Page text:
West Allis — With the 2014 Wisconsin State Fair over, West Allis officials have turned their attentions toward next year's event with a development proposal picking up steam.
The often discussed 101-room Hampton Inn and Suites proposal near the fairgrounds has moved another step closer to reality, following a vote of approval on Friday, Aug. 22, by the city Community Development Authority.
Kristi Johnson, West Allis community development supervisor, said the city has reached an agreement with the hotel's developer, Wisconsin Dells-based developer Waterpark Ventures Management Services.
A city-owned parcel of more than three acres in the 8200 block of West Greenfield Avenue is to be sold to Waterpark Ventures for $1. In exchange, city officials are eagerly anticipating the development, which Johnson said is expected to add $13 million to the municipal tax base.
Hampton Inn should be a much-needed amenity during the fair, and city officials are hoping it also will be widely used throughout the year.
All of the CDA members present at Friday's meeting voted in favor of the plan. Prior to voting on the transaction, the CDA held a public hearing. No one spoke for against the hotel.
The CDA vote essentially was the final hurdle for the Hampton Inn project.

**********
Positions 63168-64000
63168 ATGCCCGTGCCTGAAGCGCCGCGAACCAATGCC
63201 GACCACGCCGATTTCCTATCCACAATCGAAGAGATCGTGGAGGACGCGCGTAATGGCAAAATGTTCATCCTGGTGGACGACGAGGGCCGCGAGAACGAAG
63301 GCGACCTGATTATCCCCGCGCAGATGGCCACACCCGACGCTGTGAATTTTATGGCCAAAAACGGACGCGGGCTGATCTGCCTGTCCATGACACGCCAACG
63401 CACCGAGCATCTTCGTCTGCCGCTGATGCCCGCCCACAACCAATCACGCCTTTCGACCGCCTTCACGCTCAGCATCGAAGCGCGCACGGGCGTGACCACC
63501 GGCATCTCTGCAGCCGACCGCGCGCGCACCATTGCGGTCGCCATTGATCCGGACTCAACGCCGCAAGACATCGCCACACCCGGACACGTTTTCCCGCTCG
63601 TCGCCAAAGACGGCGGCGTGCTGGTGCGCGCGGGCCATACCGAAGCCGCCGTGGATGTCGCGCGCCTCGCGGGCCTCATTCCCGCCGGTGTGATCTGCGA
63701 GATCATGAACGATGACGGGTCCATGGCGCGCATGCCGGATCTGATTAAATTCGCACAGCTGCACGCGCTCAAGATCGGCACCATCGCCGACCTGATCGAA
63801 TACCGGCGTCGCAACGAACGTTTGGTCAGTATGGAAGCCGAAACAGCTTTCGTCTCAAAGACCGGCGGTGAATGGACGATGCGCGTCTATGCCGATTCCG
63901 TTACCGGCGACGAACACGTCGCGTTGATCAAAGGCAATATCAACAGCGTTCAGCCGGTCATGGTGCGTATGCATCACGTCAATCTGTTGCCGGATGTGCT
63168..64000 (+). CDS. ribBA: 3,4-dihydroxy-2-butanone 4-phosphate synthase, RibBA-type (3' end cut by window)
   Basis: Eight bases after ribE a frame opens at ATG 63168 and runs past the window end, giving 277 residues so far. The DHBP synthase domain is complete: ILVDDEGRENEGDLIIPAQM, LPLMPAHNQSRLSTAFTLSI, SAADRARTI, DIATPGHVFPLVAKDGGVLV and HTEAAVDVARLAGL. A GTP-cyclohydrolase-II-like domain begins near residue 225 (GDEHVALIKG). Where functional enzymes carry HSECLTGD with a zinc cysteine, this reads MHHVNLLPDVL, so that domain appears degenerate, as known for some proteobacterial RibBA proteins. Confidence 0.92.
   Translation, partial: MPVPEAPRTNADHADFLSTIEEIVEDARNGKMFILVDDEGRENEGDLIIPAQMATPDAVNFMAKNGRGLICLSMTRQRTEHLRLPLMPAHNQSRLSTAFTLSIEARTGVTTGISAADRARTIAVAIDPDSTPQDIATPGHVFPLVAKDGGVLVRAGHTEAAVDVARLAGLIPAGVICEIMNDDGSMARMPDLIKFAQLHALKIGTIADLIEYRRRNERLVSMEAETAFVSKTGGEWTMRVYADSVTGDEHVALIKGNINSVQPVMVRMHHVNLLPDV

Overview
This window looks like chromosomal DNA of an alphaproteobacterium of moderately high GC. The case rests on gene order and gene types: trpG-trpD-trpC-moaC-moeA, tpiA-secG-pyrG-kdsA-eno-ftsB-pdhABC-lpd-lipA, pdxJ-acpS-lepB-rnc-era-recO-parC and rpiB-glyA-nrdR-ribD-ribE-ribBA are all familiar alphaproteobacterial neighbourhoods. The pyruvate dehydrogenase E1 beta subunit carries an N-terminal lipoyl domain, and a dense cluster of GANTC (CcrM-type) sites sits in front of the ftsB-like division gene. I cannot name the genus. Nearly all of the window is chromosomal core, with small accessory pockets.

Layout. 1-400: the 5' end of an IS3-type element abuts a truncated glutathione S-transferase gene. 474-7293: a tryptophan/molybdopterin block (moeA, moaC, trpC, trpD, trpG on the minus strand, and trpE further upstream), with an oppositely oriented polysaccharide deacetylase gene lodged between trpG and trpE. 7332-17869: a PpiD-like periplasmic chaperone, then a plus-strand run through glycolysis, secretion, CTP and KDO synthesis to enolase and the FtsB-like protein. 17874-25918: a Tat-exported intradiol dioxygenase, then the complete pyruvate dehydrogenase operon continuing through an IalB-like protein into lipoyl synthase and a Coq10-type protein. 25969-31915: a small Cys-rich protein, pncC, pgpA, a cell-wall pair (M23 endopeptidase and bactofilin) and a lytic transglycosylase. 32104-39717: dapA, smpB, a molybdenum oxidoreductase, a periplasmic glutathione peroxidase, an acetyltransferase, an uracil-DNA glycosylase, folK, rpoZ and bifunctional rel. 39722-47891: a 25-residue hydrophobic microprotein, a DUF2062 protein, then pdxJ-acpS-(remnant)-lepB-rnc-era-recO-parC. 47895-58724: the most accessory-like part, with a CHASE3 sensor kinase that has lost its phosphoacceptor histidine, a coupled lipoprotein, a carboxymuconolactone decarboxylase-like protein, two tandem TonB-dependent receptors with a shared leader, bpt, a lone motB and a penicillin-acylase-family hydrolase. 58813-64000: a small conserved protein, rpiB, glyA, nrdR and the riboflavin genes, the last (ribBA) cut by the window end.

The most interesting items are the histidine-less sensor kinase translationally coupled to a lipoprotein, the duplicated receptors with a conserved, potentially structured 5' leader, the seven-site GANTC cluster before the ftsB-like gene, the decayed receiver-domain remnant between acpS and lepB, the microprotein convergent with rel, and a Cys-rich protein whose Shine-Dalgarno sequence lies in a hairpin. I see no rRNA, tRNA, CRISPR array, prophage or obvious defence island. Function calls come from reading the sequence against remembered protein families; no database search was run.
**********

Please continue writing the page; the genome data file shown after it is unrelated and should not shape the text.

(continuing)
"This is the last step we need to take," John Stibal, executive director of the West Allis CDA, said. "We're looking at a groundbreaking during the first week of September, and construction should follow."
The final step of consummating the agreement is the actual closing of the property sale. Stibal said he expects it will occur Sept. 4.
In addition to guest rooms, the $7 million Hampton Inn project includes a conference center and banquet facility. The building is expected to encompass 72,640 square feet.
The high-visibility parcel was used as extra parking space during this year's State Fair. A timeline between the city and Waterpark Ventures calls for Hampton Inn to be up and running by the time next year's fair is held.
The hotel proposal first surfaced two years ago and was to have opened sooner than anticipated.
Several issues — including financing — caused delays. In recent months, governing bodies — including the CDA, plan commission and common council — have approved pieces of the proposal.
Many city officials have vocally lauded the hotel plan since it first surfaced. It replaces several former blighted sites — including Mykonos restaurant, which closed a decade ago, and the Milwaukee Gray Iron Foundry.
In December, as conceptual plans for the hotel began to come together, Mayor Dan Devine emphasized how a higher-end hotel and banquet facility had long been on the city's wish list.
"I'm really glad it's finally getting done," Devine said. "It's almost to the point of being an urban myth. It has been talked about for so many years."
The city still owns about nine acres of property adjacent to Hampton Inn. At Friday's meeting, Stibal said efforts to develop the parcels are ongoing.
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